The Iranian diaspora is a particular case; one of the most successful immigrant communities, it is comprised of about five million at the latest count. “We” have a chameleon like capacity to imitate “them”, moreover, and range from billionaires to paupers across the world. So, far from seeing the Iranian diaspora as a condition of permanent exile, this satire pokes gentle fun at some of “us” who left marble palaces to “them” after the Revolution. It also invites the possibility that the alienation we experience in a foreign culture might enable “us” to see how we may have been treating our own citizens in Iran as “them” too—just because they happened to be women, journalists, members of different minorities etc.
For who is this “us” anyway? And how can any of “them” be alien, if human? This novel turns tables on identity politics even as it deploys them. It mocks cultural branding so as to rise above it. One of the stereotypes often used to label the Iranian character is to point out how contradictory we are, how many inconsistencies we contain. But that characteristic does not just apply to Iranians. All human beings need security and stability, and at the same time long for freedom. We are all settlers and simultaneously nomads, bound to a loved land and breathing the air. Deep down in every one of us, there is an exile, a wanderer looking for that eternal home.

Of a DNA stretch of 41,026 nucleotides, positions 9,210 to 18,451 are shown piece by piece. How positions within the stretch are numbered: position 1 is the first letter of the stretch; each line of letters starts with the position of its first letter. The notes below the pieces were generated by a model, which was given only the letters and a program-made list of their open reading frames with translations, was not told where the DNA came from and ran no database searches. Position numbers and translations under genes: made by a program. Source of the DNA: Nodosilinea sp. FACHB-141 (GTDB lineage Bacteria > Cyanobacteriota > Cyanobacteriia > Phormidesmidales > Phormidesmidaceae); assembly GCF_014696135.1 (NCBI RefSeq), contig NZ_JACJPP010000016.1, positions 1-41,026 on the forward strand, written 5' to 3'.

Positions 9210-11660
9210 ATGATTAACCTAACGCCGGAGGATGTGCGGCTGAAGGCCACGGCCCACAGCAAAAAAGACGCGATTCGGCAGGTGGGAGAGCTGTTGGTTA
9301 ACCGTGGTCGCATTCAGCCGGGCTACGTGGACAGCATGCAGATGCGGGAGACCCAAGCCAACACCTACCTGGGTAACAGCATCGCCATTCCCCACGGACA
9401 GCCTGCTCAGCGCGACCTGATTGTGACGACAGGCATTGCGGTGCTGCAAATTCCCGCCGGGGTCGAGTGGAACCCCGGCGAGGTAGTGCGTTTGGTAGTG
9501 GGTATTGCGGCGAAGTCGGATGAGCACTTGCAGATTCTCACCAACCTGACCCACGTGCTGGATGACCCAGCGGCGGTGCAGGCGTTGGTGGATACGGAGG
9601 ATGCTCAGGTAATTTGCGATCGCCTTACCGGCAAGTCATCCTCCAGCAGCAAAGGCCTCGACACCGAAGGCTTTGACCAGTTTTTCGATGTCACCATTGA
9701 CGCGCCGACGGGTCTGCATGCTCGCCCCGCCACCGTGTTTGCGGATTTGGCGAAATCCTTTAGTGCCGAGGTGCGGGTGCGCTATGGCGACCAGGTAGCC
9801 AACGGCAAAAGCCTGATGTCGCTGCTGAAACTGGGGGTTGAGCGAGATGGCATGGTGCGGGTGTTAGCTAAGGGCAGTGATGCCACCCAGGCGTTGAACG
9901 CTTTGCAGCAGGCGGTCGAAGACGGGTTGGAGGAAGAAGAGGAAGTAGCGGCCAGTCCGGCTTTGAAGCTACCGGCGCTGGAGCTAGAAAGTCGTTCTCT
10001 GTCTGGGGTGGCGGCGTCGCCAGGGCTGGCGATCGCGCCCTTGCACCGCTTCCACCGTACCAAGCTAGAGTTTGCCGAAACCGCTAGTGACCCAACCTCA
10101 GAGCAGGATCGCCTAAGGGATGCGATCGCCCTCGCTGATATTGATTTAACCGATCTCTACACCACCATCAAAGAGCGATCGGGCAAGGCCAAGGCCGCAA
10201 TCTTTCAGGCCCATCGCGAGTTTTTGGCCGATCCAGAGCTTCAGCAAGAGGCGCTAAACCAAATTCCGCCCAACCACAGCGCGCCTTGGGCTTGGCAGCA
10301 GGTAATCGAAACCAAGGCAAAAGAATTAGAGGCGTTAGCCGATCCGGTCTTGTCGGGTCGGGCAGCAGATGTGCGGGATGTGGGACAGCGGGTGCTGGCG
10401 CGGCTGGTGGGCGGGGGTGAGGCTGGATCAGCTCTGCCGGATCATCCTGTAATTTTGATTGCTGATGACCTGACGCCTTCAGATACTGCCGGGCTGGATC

But she is not alien. She is our humanity, and she belongs to us all.
*This post was updated on February 10th following the February 9th decision from the US 9th Circuit Court of Appeals to reject the Trump administration's bid to reinstate his travel ban on seven Muslim-majority nations.